Date: Nov 01,2011 9:06:24AM EDT DIN: 20111026-IR-045110651NRA Page 1

Indiana Register alteration, modification, finishing, completion, delivery, or other service performed in respect to the property transferred before its transfer and which are separately stated on the transferor's records. For purposes of this subsection, a transfer is considered to have occurred after delivery of the property to the purchaser. (Emphasis added). Taxpayer clearly enters into "retail transactions" when it rents its property to its customers. The issue is whether the "set-up" costs are incurred prior to the delivery of the property to the customers. Taxpayer explains that these costs are not subject to sales tax as follows: [T]angible personal property is transferred to customers under short term lease arrangements. Property is transferred to the customer when [T]axpayer delivers the property to the customer's site. Taxpayer charges and remits sales tax on the gross rent receipts and on separately stated delivery service charges associated with the delivery of the tangible personal property prior to the customer taking possession of the property. At the customer's option, the [T]axpayer may be engaged to set up the leased tangible personal property after the property has been delivered to the customer. Alternatively, the customer may choose to set up the leased property on their own. Taxpayer explains that the "set-up" charges are separately negotiated, separately stated, and occur after delivery of the property to the customer. Taxpayer concludes that the "set-up" charges are exempt from tax under IC 6-2.5-4-1(e). As a threshold issue, it is the Taxpayer's responsibility to establish that the existing tax assessment is incorrect. As stated in IC 6-8.1-5-1(c), "The notice of proposed assessment is prima facie evidence that the department's claim for the unpaid tax is valid. The burden of proving that the proposed assessment is wrong rests with the person against whom the proposed assessment is made." 45 IAC 2.2-4-27 provides that the "gross receipts" from renting tangible personal property are subject to sales and use tax and that these gross receipts are not reduced by "expenses or costs incidental to the conduct of the business." In addition, IC 6-2.5-4-1(e) includes as "gross receipts" charges for "preparation, fabrication, alteration, modification, finishing, completion, delivery, or other service" even if the charges are separately stated on the invoice. The issue is whether Taxpayer performed the "set-up" of its plants, flowers, and decorative displays before or after Taxpayer's customers accepted delivery of those items. Resolution of the issue turns less on the timing of the items' delivery to the customers' location and more on the parties' intentions. In Taxpayer's case, its customers expect to obtain plants, flowers, and displays which have been adjusted and arranged to the customers' expectations; meeting those expectations involves tasks necessarily performed prior to the customers' acceptance of the tangible personal property. Taxpayer's customers want more than simple physical possession of the plants, flowers, and displays. The customers expect that Taxpayer will have expended time, resources, and expertise to the customers' satisfaction and that Taxpayer will have done so prior to the time when the customers receive the property. As such, the "set-up" charges are "part and parcel" of the gross receipts attributable to the rental of the tangible personal property and are properly subject to sales tax. FINDING Taxpayer's protest is respectfully denied. Posted: 10/26/2011 by Legislative Services Agency An html version of this document.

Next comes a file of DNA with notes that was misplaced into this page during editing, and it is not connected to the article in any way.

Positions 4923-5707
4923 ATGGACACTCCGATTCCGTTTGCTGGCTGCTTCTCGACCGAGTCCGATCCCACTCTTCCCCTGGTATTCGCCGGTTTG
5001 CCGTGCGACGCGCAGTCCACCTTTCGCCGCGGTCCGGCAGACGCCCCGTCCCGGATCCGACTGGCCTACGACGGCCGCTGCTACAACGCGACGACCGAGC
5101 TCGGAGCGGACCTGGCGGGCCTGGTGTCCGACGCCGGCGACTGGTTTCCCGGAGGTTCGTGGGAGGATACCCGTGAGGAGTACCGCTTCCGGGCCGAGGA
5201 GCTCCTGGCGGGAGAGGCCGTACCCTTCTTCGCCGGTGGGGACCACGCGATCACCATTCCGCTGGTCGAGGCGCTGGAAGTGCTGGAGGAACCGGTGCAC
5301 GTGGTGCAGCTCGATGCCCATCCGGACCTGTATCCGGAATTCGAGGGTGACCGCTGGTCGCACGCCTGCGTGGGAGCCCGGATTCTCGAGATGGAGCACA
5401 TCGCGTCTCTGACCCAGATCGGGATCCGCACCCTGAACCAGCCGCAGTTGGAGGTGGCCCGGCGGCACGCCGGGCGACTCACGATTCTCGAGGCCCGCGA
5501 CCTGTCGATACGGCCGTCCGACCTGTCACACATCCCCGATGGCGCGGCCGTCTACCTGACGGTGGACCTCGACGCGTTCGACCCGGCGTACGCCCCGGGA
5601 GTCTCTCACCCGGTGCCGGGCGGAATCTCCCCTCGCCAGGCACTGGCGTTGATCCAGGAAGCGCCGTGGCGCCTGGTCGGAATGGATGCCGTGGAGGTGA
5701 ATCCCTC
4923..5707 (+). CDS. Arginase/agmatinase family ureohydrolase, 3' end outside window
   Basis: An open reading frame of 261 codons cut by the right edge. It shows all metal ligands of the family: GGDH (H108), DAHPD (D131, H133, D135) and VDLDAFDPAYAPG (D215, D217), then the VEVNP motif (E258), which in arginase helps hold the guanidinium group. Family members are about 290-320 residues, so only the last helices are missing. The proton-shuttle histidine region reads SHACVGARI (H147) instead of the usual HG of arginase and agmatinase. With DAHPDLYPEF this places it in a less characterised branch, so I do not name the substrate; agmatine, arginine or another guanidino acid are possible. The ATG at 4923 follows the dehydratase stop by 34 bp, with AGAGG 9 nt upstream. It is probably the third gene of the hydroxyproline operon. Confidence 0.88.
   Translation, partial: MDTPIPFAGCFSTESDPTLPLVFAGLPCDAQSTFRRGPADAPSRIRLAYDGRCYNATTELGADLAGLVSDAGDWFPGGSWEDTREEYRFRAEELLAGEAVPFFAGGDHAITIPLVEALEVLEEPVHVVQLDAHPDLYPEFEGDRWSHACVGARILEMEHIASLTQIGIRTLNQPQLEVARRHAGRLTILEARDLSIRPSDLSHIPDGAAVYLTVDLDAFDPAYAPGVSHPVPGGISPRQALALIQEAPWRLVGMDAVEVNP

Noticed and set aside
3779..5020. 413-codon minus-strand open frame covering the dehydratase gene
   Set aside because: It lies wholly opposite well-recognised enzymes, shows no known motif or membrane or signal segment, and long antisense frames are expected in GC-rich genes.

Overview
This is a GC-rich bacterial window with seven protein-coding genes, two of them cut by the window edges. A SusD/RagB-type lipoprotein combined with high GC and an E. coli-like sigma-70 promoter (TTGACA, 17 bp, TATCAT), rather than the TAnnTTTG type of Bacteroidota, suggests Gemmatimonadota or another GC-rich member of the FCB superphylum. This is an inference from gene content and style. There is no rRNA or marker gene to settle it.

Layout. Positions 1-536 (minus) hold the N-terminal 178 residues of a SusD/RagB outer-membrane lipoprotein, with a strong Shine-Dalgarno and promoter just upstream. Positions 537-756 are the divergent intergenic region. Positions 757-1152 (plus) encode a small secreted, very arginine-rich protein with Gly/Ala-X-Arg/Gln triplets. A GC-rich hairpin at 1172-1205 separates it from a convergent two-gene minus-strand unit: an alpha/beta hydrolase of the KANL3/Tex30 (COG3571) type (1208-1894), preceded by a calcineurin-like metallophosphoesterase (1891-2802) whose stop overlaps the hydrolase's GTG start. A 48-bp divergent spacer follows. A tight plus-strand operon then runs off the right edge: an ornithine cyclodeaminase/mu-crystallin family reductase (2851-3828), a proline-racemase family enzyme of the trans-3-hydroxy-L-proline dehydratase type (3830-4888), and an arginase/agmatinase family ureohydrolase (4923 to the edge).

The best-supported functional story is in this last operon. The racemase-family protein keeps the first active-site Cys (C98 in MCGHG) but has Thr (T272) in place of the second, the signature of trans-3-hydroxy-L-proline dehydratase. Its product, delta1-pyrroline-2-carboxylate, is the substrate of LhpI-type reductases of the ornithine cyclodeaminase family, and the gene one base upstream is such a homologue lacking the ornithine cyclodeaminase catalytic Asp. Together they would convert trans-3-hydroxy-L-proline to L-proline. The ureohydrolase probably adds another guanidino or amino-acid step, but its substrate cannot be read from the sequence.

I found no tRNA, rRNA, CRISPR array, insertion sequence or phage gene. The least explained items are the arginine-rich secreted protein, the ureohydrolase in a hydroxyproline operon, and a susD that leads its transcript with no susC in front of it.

Date: Nov 01,2011 9:06:24AM EDT

DIN: 20111026-IR-045110651NRA